Let's say it's sometime in the future, and humanity has expanded outwards into the solar system, and we've genetically engineered some really big plants that can for some unimportant reason, survive in the vacuum of space. These plants float around and preform photosynthesis, much like any other plant, absorbing sunlight and pumping oxygen out into the void. which they can do despite the complete and utter lack of any other usable atmospheric gasses or livable conditions, Because Reasons.

What happens to this oxygen? is it possible for this to lead to a breathable (if extremely thin) atmosphere in space? Would the oxygen pool up around celestial bodies, or the plants themselves? would any atmosphere get swept away by solar wind/the motion of the solar system as the galaxy rotates? Would this solve any of the other problems of floating exposed through space besides air? (radiation, freezing, etc)

  • $\begingroup$ So just FYI, photosynthesis doesn't just manufacture pure oxygen straight from the aether. Carbon Dioxide and water are chemically transformed into a carbohydrate and the leftover oxygen is expelled. Photosynthesis is impressive, but definitely not miraculous. $\endgroup$ Commented Jan 25, 2017 at 19:30
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    $\begingroup$ Where is all the oxygen going to come from? There's simply not enough elemental oxygen in the solar system to fill a sphere with a radius of 200 million kilometres (or thereabouts), not by many orders of magnitude. In fact, there's not enough mass of any kind -- a back-of-the-envelope calculation suggests a sphere of gas at the density of Earth's sea-level atmosphere and a radius of 200,000,000km would mass about 10,000 times as much as the whole solar system. $\endgroup$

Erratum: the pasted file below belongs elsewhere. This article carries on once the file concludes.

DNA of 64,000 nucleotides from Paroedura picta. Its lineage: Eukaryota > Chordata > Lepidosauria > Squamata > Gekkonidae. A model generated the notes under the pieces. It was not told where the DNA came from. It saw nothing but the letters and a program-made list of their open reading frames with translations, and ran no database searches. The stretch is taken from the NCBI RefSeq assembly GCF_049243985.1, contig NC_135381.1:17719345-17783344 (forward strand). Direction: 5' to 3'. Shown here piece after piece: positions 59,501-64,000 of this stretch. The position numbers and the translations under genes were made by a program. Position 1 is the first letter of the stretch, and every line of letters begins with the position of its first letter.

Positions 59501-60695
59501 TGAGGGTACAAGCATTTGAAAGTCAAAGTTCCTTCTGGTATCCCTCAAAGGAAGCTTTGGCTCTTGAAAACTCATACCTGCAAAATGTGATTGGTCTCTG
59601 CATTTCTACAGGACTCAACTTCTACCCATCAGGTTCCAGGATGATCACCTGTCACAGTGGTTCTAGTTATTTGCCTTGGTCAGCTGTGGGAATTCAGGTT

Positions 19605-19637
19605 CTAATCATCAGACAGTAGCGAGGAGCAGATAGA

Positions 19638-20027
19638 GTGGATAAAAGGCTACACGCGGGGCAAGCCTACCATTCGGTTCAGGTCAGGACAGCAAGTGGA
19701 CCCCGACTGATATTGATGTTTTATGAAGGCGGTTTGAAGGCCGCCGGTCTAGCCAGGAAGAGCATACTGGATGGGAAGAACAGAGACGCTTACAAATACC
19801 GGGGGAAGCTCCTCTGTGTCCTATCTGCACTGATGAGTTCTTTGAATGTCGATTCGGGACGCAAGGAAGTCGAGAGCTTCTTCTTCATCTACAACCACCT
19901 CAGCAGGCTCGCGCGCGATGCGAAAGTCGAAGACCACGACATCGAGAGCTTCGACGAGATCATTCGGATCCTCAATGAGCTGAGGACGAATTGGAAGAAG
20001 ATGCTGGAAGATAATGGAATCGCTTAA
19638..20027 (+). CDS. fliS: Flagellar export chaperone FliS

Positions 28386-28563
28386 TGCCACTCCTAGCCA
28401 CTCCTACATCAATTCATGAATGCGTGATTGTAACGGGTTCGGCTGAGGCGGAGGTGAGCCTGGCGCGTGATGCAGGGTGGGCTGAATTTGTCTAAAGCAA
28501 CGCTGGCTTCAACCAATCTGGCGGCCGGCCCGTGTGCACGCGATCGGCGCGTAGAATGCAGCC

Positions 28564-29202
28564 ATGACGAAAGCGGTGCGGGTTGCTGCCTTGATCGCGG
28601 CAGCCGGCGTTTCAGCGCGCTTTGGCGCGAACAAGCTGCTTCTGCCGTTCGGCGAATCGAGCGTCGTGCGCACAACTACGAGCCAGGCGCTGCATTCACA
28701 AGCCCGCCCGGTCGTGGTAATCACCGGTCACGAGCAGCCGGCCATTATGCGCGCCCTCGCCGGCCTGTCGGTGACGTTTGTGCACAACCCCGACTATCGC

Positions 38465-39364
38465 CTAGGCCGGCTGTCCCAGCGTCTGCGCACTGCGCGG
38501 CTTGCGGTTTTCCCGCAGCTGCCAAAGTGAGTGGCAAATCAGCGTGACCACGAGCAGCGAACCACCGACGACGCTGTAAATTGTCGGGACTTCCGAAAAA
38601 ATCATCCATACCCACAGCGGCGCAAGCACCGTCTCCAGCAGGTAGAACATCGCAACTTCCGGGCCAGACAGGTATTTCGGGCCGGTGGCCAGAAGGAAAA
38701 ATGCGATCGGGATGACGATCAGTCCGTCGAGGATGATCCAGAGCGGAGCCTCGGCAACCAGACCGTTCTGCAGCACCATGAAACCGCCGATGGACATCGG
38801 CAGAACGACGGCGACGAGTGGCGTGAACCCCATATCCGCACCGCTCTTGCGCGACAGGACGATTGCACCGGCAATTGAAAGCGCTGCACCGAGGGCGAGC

– Mike Scott
    Commented Jan 25, 2017 at 19:36
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    $\begingroup$ You might ask why the inner solar system isn't filled with hydrogen at around Earth atmospheric pressure. After all, there's a big clump of it right in the middle :-) $\endgroup$
    – jamesqf
    Commented Jan 25, 2017 at 22:43

2 Answers 2


I think you should probably look into something called an Ederworld or gravitational space balloons. The TLDR; is that once you get above a certain size, you can't get any bigger without shrinking or being a star.

  • $\begingroup$ Even more fun, all that oxygen collapses into the sun hurtling it into the oxygen burning phase, which is soon followed by the silicon burning phase, which is quickly followed by a supernova. These plants sound like an awesome weapon. Maybe the Empire should genegineer these instead of Deathstars! :D $\endgroup$
    – Tim
    Commented Jan 25, 2017 at 20:15

Plants don't just take in sunlight and turn it into oxygen; that's not what photosynthesis does. Photosynthesis uses the energy in sunlight to break up carbon dioxide into carbon and oxygen. The carbon is combined with other molecules to form sugars, which the plant uses to power its growth, and the oxygen is discarded. The point being that you need carbon dioxide to start with - it's not going to magically appear out of nowhere.

So no, no matter how big you make your plants, you're not going to have them pumping oxygen out into the void.

If somehow you did have some kind of energy-to-matter machine that could take in literally just sunlight and convert it into atoms of oxygen, you'd still never get a breathable atmosphere in the inner solar system.

The gas would be released by the machine and diffuse rapidly away. Some would be captured by planets and added to their atmospheres. Some would escape into interstellar space with the solar wind. Most would probably just sink into the sun and be forgotten.

  • $\begingroup$ some of the oxygen is discarded. At night plants need to take oxygen from the air. $\endgroup$
    – JDługosz
    Commented Jan 25, 2017 at 23:00

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